We are in the year of the sheep, according to the Chinese Zodiac, which should herald 12 months of promise and prosperity. In technology terms, 2015 could be viewed as the year of the cloud. After all, we are finally reaching a tipping point where the promise of on-demand IT is being fulfilled.
According to researcher IDC, the cloud now accounts for a third of all IT infrastructure spending. When it comes to applications, Forrester suggests the global outlay on software-as-a-service will reach $106bn by 2016, or about 17% of total enterprise application spending.
Such huge figures are a far cry from the early days of the cloud at the end of the last decade. Then, analyst Gartner talked about how on-demand IT might re-shape enterprise computing, while industry experts started to build the hype around the purchase of both software and infrastructure as a service.
Today, the cloud is a business essential. While a move on-demand might once have ruffled the feathers of senior executives, a transition to the cloud is no longer seen as a risk. Effective governance can help to establish which sectors are able to move which parts of their business online.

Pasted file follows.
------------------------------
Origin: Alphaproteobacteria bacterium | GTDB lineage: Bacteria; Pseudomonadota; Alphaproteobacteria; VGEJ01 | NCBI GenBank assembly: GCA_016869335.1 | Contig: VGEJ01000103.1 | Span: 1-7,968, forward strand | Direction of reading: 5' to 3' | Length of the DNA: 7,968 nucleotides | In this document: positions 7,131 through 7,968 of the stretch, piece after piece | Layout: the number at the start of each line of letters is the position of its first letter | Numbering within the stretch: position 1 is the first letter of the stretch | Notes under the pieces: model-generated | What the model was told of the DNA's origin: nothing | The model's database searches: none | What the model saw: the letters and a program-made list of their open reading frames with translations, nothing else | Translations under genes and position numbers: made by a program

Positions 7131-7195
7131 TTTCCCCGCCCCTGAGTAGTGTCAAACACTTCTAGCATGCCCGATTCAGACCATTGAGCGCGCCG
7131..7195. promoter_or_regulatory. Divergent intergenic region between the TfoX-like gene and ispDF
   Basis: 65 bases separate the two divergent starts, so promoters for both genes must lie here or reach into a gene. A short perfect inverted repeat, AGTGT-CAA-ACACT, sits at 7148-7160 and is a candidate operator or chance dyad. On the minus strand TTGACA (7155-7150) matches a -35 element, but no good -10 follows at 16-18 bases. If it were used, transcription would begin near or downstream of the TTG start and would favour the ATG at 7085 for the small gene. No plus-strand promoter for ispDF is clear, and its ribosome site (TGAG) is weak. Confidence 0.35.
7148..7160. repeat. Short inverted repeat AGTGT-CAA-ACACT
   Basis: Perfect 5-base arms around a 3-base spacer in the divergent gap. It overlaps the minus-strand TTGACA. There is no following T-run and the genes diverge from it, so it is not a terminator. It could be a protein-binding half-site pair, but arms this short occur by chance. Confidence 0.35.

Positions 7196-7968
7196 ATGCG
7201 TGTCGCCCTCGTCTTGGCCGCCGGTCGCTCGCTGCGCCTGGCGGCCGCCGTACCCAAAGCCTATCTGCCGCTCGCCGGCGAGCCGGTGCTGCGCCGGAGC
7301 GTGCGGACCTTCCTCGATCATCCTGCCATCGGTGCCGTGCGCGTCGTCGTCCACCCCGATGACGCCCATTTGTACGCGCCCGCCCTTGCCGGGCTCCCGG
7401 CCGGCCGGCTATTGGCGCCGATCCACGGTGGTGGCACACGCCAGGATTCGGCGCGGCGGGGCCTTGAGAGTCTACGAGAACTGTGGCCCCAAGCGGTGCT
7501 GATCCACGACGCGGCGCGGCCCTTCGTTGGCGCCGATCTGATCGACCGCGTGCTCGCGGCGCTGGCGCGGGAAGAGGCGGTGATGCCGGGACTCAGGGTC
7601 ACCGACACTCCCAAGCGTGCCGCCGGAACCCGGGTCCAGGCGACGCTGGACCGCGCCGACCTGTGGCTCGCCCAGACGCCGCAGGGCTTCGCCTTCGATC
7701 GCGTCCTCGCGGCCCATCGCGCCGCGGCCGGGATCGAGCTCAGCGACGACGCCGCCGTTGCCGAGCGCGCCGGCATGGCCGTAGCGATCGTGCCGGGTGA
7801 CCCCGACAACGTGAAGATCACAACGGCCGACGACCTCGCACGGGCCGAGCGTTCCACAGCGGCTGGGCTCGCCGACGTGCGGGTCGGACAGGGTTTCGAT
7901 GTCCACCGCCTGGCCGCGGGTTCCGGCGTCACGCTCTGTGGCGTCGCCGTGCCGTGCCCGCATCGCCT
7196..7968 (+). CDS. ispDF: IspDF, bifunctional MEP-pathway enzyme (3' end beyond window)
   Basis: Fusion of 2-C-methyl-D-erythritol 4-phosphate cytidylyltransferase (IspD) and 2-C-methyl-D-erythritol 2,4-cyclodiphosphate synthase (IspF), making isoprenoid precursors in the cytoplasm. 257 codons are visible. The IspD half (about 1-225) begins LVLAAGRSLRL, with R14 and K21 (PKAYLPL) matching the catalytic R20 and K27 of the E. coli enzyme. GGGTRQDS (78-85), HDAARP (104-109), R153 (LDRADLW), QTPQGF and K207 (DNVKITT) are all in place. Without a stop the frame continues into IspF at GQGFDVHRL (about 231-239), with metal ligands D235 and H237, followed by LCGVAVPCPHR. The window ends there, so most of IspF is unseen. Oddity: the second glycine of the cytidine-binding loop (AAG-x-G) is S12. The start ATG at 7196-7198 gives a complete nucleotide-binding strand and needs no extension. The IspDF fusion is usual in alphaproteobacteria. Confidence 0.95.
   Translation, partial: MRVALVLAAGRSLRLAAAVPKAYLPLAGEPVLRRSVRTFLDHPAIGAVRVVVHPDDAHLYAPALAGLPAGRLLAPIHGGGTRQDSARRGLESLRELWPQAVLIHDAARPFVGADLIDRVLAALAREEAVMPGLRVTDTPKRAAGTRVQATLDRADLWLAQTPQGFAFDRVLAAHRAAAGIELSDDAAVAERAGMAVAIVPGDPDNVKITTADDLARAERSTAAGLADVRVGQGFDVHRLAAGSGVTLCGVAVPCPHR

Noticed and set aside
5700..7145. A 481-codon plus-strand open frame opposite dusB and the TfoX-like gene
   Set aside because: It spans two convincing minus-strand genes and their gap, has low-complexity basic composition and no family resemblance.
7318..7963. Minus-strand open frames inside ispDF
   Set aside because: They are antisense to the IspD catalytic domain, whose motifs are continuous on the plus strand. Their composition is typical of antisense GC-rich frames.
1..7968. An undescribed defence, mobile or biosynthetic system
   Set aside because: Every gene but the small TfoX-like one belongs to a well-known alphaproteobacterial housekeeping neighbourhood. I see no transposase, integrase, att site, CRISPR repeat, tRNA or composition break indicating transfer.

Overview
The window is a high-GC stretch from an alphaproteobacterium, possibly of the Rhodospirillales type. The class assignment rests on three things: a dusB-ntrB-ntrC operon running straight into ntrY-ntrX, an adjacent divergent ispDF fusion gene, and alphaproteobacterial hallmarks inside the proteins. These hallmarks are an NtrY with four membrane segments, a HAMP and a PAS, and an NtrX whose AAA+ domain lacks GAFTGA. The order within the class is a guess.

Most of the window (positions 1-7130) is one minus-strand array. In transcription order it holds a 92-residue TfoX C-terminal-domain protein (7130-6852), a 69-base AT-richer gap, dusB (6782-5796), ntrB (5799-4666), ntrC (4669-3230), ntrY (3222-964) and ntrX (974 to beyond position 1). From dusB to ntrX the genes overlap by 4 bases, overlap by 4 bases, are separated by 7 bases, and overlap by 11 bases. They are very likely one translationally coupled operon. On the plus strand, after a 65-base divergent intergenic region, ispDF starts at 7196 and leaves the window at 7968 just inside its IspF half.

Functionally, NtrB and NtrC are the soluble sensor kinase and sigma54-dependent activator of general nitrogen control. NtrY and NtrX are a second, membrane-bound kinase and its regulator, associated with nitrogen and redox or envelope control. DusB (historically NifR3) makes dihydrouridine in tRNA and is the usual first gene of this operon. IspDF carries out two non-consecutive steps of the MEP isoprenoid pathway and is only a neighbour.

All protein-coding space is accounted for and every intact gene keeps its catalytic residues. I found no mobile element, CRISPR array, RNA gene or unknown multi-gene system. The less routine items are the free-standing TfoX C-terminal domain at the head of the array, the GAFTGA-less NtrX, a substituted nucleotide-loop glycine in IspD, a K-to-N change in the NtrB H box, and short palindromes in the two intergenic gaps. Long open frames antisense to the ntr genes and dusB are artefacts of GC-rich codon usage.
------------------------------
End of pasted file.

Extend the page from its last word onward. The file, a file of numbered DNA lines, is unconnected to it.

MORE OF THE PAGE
Executives have woken up to the fact that it is more cost effective and efficient to push non-core processes to third party providers. Why would a non-IT firm run an internal data centre when external third parties have invested cash in tried-and-tested systems and services?
So great is the belief in the cloud that many executives would question a decision not to move such areas on-demand. With the platform now seen as mature, experts suggest that organisations will look to make more use of the cloud. This may include re-platforming legacy systems, the support of highly scalable apps and the launch of innovative customer services, especially in regards to mobile.
In short, 2015 might represent a tipping point for the cloud. But in terms of the value that such systems and services can bring to the business, the prosperity that comes from using on-demand IT has only just begun.